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Flooded Lower Snoqualmie Valley residents wait for water to drop
Maybe this one wouldn’t be as bad as predicted, Ken Meadors hoped.
Lower Valley flooding had already forced the evacuation of the permanent residents of the Snoqualmie River RV Park and Campground in Fall City Wednesday afternoon, March 30, and Meadors was bracing for another move as Thursday morning’s forecasted crest neared.
The Snoqualmie River crested around 3:45 p.m. Thursday, March 31, at the Falls, flowing at 31,840 cubic feet per second. Flows decreased within a few hours, and the river level started dropping noticeably after midnight.
Downstream at Carnation, it crested at about 2:30 a.m. Friday, April 1, at 58.2 feet and 41,741 cfs. With the river remaining high for days, the National Weather Service ended flood warnings at Carnation late Saturday, April 2.
The Raging River, alongside which all the Fall City Campground residents were parked, crested just before midnight Wednesday, at a flow rate of about 1,800 cfs.
Residents were watching it closely as they waited for things to get back to normal. They made the best of the situation, gathering at a bonfire near Meadors’ camper, feasting on chili and trying not to worry about the high cost of running their generators. One woman said it took about five gallons of gas to run her generator for five hours.
“We thought we were set up,” said Meadors, proudly sporting his “Snoqualmie River Trailer Trash” ball cap. “We were already bringing in firewood and setting stuff up for the summer.”
Shortly after noon Wednesday, though, Fall City firefighters started phoning them all and setting a 4 p.m. deadline to be out of the park. Thursday morning, the road into the camground was overtopped, and Thursday afternoon, the campground was fully inundated.
“This is a big one, for a pineapple (express) this late in the year,” said Meadors. He would know, having lived in the campground for 16 years. It’s already the third time he’s been evacuated this year, but he remembers more. “Yeah, six times, that was many years ago. Must have been ‘95 or ‘96... we had to move out six times in one year.”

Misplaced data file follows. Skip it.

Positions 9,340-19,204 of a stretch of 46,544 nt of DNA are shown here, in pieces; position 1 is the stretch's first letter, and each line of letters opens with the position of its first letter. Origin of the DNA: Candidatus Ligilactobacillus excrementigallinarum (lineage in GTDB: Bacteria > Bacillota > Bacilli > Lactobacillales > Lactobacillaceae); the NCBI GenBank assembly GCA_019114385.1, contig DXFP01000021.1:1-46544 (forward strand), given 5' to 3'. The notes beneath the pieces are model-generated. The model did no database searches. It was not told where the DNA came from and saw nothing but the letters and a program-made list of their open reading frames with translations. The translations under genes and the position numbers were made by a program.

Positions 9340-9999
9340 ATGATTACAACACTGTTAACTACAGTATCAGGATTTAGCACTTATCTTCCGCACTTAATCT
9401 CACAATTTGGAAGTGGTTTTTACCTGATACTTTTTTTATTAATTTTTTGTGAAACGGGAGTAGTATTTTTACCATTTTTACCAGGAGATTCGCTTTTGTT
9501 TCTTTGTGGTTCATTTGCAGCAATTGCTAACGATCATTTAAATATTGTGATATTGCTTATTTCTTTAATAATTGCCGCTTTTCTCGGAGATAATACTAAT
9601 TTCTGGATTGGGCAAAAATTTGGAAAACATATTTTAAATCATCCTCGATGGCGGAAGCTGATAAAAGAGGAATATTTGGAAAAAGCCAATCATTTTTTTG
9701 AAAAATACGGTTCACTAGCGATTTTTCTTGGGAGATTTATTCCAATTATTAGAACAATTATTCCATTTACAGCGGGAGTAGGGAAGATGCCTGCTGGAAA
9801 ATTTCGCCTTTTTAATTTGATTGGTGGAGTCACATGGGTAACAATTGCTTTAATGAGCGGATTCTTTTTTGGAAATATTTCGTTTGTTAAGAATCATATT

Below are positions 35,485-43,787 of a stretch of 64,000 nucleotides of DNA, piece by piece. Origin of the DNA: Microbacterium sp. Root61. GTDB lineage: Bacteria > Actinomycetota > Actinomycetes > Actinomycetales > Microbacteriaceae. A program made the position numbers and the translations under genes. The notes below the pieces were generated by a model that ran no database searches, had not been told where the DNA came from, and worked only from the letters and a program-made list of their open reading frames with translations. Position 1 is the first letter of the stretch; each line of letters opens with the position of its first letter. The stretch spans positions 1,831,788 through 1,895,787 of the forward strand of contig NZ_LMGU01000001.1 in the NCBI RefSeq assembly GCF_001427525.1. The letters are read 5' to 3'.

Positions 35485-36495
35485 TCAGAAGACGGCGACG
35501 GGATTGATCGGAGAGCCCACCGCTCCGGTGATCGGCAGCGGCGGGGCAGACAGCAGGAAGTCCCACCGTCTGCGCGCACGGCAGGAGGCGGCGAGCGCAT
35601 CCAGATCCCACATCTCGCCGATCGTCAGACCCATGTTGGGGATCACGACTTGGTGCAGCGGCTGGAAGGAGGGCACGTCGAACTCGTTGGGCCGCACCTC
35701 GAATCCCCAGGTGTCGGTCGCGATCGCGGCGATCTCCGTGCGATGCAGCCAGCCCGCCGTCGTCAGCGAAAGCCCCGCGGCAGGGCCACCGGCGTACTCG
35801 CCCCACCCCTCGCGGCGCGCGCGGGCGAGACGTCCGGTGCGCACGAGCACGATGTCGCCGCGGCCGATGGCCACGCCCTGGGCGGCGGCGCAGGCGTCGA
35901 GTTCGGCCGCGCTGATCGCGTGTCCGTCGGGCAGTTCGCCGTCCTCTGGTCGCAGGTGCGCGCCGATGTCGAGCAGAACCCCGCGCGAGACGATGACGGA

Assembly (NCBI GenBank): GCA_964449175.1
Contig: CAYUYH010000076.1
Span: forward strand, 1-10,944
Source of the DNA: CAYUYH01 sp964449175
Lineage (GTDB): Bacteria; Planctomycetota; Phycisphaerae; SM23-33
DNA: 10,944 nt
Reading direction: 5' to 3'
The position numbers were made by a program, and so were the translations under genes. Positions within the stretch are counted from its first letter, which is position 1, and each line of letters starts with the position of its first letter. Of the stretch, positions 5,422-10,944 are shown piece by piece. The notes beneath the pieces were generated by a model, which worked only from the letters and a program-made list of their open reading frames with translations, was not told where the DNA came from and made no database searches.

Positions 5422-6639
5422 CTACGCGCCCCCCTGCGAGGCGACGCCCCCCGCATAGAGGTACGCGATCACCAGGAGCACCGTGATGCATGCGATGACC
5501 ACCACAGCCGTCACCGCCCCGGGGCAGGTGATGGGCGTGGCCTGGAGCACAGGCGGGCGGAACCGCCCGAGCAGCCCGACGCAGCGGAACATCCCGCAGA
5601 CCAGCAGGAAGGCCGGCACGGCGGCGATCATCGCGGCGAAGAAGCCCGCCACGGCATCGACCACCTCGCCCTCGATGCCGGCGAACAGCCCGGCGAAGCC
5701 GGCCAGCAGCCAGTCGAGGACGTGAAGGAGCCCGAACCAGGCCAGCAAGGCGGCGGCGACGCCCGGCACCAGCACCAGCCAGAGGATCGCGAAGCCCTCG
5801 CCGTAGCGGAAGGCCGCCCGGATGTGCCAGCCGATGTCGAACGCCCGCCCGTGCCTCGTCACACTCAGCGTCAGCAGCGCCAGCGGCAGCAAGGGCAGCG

Downriver, Tolt Hill Road stayed open until 8 p.m. Wednesday, and the frequently-closed Northeast 124th Street Bridge across the Valley remained open until about 9:15 a.m. Thursday.
Thursday afternoon, Carnation Golf Course owner Chad Tachell was confident the underwater course and access road would open in time for this weekend’s Club of the Nation event.
“We’ll get it open for that, unless something bad happens. The golf course can turn around in a week, or a week and a half,” he said.
Tachell estimates this is about the 12th time this winter he’s been cut off from his business. The 150-acre Carnation Golf Course is surrounded by the Snoqualmie River on three sides, and parts of the course do flood, but the first thing he loses in any flood is access to the course from West Snoqualmie Valley Road.
Before that happens, Tachell says he generally picks up anything that might float away, locks up the buildings, and then waits for the flood to end and the course to dry out. “Everything I’ve ever done is to allow the water to rise evenly” on the course, he said.
Flooding rarely reaches the course buildings, but Tachell is excited to have his club house elevated 11 feet, courtesy of a FEMA grant awarded to his business because of the frequent flooding. Damages, cleanup costs and lost revenue are having a severe effect on the business’s bottom line, but Tachell is reluctant to lay blame.
“My business has declined steadily, and the weather does contribute,” he said.
He added that he’s seen more, and more severe flooding over the years, having grown up on the course since the mid ‘70s when his father bought it. “It didn’t flood much then,” he said.
He’s heard several people point to the ongoing flood reduction work at Snoqualmie Falls as a possible cause of the increased flooding, but he doesn’t blame that either.
“I would think that what they’re doing with the Upper Valley is good, and I would expect the extension of the project to go down to the Valley. I mean, logic states that if you do something upriver, it has an impact downriver.”
The flooded road was not just a nuisance for Tachell. On his commute home from work, bicyclist Scott Stout was weighing his chances of successfully riding through the high water to get to his home on the Sammamish Plateau.
“I guess the road is officially closed,” he said. Looking at the alternative, Tolt Hill Road, “I could go over there, but I’m not sure I’m up to that today... It’s not my day to ride hard, it’s my day to ride easy, and that’s hard,” he sighed.
“If it’s knee deep, I won’t go in it. I can do up to about here on the bike,” he said, pointing to a spot an inch above the wheel hub, “and if it’s running at all, I won’t go through it.”
Another couple was already wading through the floodwaters on foot on that stretch of road, and plenty of cars were pulled over next to the water for a closer look.
Meadors, who has his own “Road Closed” sign just for these occasions, is resigned to the gawkers.
“It’s nature, it’s like a car wreck. People want to see it,” he said.